In an earlier post about Robert E. Howard and H.P. Lovecraft, I mocked the latter’s overuse of such obscure words as “rugose” and “squamous.” (Another Lovecraft standard: “eldritch.”)
One of Howard’s own favorite words, however, was garden variety: “supple.” The one thing Hyborian Age gals (both types: royalty and whores) had in common was the suppleness of their limbs and even their spines. Sometimes they were “lithe”…but not without being supple.
Typical Zamoran street conversation:
“Why, Octavia, you’re looking quite supple today!”
“Of course, silly! Now, how about some whoring?”
Which is not to say that Howard wasn’t fond of enriching his word power. He liked the word “thew,” as in: “Conan rubbed Turanian jojoba oil into his bronzed thews to keep them supple.”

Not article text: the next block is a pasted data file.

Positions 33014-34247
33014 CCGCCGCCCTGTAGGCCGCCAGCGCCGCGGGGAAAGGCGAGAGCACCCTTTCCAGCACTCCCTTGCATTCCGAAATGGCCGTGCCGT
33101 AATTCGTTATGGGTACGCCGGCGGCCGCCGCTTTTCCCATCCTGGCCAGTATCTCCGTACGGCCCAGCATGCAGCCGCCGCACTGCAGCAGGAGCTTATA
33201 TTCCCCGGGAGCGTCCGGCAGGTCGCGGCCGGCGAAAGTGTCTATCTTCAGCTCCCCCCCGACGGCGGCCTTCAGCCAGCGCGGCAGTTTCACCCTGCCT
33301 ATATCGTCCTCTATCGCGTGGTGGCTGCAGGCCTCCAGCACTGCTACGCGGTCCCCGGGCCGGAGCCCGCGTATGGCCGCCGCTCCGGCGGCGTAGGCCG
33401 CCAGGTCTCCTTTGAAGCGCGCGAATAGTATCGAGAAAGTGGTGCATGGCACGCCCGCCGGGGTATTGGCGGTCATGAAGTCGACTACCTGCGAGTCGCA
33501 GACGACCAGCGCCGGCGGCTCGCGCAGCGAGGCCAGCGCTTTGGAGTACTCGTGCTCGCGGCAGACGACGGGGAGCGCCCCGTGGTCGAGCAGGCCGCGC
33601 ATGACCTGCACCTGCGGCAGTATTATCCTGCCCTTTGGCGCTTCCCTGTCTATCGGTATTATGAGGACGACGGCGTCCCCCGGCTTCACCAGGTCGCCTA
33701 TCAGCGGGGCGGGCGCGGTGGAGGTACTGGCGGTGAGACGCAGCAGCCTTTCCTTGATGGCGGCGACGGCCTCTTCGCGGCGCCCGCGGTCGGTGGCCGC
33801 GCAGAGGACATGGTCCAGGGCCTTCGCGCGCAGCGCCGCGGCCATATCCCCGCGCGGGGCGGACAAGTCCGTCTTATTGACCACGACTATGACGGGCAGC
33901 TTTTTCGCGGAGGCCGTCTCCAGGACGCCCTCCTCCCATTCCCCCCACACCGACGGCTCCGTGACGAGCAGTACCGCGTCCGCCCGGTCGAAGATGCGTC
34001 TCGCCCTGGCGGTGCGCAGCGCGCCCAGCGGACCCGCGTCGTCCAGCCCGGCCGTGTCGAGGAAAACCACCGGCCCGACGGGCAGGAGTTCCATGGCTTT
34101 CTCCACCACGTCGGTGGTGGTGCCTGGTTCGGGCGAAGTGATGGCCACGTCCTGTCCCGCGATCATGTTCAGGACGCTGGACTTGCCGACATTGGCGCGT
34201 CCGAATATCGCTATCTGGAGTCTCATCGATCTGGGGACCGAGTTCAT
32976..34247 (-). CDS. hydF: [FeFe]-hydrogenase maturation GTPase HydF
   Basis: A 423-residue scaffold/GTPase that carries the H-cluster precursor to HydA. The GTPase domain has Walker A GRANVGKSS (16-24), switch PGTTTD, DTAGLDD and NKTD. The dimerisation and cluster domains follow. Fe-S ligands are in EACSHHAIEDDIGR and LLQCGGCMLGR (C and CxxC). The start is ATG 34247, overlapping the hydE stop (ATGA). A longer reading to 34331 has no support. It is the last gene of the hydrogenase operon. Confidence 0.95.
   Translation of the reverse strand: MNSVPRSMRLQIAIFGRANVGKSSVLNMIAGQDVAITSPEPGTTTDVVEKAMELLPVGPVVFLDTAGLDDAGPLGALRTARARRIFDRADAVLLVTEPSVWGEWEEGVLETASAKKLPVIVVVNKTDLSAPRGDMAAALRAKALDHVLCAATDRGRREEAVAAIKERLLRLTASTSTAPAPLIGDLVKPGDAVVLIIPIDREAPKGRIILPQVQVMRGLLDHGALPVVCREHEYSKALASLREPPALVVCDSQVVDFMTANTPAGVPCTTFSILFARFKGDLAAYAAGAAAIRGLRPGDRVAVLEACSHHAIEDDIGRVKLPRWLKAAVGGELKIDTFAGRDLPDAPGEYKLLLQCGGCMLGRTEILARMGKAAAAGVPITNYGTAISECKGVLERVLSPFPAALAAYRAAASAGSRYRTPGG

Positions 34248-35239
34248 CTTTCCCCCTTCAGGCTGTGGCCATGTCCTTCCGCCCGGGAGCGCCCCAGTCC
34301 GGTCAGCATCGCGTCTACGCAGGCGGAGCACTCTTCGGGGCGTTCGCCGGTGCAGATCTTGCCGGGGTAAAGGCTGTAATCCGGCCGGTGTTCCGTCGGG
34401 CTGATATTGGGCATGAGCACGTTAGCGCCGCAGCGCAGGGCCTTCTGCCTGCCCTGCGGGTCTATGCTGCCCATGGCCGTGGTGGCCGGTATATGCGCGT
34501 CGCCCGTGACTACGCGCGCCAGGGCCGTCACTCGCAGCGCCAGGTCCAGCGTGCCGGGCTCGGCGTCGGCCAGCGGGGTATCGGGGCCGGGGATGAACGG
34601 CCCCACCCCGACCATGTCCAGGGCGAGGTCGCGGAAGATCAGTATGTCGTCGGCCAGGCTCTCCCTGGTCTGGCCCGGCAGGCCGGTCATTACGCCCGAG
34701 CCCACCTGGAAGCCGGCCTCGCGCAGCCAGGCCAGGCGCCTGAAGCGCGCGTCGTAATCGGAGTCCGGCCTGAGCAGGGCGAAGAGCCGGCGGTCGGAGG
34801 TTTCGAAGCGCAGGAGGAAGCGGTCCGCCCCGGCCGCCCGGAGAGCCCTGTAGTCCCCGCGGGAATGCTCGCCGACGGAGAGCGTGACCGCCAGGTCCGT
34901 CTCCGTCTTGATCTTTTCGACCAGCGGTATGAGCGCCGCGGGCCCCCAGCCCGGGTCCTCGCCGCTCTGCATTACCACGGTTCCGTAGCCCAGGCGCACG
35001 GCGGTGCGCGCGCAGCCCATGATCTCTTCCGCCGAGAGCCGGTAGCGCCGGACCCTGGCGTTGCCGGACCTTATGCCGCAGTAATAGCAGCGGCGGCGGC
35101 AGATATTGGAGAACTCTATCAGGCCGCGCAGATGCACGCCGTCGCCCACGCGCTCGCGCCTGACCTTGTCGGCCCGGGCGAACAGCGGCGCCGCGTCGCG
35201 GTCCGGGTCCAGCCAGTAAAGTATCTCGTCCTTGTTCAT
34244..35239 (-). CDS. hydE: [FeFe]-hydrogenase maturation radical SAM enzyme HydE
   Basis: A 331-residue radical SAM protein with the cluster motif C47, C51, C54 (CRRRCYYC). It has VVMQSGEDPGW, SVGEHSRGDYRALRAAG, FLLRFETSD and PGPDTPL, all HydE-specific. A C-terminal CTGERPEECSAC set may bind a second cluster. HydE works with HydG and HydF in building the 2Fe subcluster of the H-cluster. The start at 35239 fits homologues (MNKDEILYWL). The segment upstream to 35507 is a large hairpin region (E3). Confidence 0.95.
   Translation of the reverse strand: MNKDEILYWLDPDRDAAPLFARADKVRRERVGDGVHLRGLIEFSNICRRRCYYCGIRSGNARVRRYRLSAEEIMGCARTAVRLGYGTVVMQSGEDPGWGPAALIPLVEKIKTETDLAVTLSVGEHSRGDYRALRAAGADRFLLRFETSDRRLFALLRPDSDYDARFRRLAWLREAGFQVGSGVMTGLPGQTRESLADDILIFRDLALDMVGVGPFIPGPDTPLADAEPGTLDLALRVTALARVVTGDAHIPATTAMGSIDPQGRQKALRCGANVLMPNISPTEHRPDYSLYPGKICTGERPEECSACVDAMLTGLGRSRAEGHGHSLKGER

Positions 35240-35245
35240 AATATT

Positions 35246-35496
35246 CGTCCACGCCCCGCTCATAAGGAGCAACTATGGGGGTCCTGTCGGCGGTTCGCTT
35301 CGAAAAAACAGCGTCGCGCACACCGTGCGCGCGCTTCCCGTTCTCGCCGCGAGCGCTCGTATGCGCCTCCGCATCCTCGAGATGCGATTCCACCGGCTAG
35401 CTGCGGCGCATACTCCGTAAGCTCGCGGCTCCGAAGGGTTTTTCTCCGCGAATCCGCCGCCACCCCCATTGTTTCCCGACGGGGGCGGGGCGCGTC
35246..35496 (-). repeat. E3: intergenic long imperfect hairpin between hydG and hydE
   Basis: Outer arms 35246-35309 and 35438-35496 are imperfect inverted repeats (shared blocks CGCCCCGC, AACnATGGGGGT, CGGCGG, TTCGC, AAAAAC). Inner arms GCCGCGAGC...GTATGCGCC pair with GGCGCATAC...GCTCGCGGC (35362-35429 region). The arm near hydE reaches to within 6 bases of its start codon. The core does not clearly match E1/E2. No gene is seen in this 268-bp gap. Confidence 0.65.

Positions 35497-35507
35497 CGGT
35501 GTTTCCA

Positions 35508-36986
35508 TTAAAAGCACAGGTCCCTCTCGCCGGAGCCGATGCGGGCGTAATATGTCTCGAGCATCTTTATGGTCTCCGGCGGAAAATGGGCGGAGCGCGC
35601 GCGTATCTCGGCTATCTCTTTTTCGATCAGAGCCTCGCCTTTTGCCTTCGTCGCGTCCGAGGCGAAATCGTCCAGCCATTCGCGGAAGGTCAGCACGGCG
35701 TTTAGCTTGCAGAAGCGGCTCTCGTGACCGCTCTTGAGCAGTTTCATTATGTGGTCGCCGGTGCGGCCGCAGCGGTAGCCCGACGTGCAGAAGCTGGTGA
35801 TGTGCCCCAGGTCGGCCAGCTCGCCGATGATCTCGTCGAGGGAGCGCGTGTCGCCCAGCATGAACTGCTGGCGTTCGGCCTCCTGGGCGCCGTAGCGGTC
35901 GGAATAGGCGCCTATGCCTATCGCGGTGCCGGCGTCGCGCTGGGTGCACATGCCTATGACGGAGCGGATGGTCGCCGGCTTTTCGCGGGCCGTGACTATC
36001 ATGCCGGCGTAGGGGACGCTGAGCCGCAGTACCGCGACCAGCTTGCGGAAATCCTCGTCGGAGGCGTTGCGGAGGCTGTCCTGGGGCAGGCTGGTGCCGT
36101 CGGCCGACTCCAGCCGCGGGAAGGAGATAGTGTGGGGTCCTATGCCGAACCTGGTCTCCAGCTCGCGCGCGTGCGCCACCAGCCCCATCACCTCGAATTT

And it wasn’t enough for the Cimmerian to stab someone with a dagger, when a “poinard” was handy.
But if Howard had any word that was the equivalent of Lovecraft’s “squamous,” it was “sward.” The Hyborian lands were simply blanketed with grassy swards. That is to say that they were swarded. You couldn’t toss a poinard without it landing in a sward.
Thankfully, they were not rugose.